In a new Q&A with The New York Times, the 58-year-old British comedian talks about what his life's been like under quarantine amid the coronavirus pandemic. Gervais said it actually hasn't been drastically different and is also conscious about others having it a lot harder.
"Apart from the gigs that were postponed, my life hasn't changed much," he says. "I didn't go out a lot, and there's always enough booze in the house for a nuclear winter. You won't hear me complain. Not when, every day, I see some millionaire celebrity going, 'I'm sad that I'm not on telly tonight.' Or, 'I had a swim in the pool that made me feel a little bit better.'"
At this point, he mocks Gal Gadot's Instagram video of herself singing John Lennon's "Imagine" in self-isolation with a few of her celebrity friends -- including Jamie Dornan, Natalie Portman and Kristen Wiig -- that some critics called tone-deaf. The New York Times notes Gervias begins to sing, "Imagine there's no heaven ... "
"I've got nothing against anyone being a celebrity or being famous," he adds. "I think that people are just a bit tired of being lectured to. Now celebrities think: 'The general public needs to see my face. They can't get to the cinema -- I need to do something.' And it's when you look into their eyes, you know that, even if they're doing something good, they're sort of thinking, 'I could weep at what a good person I am.' Oh dear."
Gervais also responds to his critics for making fun of celebrities taking social justice stances while hosting the 2020 Golden Globes in January. The comedian called himself a "court jester" and made no apologies about going after "the richest people in the room." Though he notes that political conservatives who started following him afterward are probably disappointed in his personal stances.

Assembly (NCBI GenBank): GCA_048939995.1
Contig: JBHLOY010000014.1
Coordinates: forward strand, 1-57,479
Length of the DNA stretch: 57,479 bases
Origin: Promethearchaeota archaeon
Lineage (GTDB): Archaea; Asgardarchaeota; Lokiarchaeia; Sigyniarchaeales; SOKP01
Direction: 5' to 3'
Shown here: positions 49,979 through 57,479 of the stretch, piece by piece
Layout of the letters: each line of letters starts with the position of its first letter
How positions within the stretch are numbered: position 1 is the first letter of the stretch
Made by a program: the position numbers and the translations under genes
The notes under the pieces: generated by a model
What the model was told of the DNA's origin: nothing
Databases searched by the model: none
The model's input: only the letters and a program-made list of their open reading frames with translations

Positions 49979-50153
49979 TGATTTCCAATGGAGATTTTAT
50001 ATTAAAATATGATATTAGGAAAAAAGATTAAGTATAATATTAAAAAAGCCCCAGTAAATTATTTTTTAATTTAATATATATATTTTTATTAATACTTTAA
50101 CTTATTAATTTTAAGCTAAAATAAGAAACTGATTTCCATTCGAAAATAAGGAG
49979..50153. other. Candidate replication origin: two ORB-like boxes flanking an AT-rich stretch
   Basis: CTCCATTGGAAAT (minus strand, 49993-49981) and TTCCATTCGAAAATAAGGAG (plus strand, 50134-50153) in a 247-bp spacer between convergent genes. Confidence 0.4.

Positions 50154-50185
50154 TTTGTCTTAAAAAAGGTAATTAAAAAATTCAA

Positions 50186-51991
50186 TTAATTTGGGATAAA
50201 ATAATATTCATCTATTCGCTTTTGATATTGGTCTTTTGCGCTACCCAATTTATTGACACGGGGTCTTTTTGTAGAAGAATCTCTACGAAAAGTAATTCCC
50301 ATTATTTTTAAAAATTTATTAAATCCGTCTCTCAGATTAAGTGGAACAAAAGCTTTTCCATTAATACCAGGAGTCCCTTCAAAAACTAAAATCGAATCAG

"I didn't notice that on Twitter until a couple of disgruntled liberal elites suddenly said, 'Oh, Gervais is alt-right now,'" he says. "And I went, what? What's right-wing about taking the mickey out of the richest, most powerful corporations on the planet? But I've had this before. People that followed me, if they were far right, they're probably not atheists like me. They probably don't like some of the language that I use. They probably don't agree with my anti-trophy hunting stance. In general, I think most normal people follow a person for a particular reason or two. If the tweets I hate outnumber the ones I like, I'll unfollow him. No one has to be perfect to have friends. They just have to be, on balance, OK."
"I think that's the mistake people make: They think that every joke is a window to the comedian's soul -- because I wrote it and performed it under my own name, that that's really me," he also shares. "And that's just not true. I'll flip a joke halfway through and change my stance to make the joke better. I'll pretend to be right wing, left wing, whatever wing, no wing."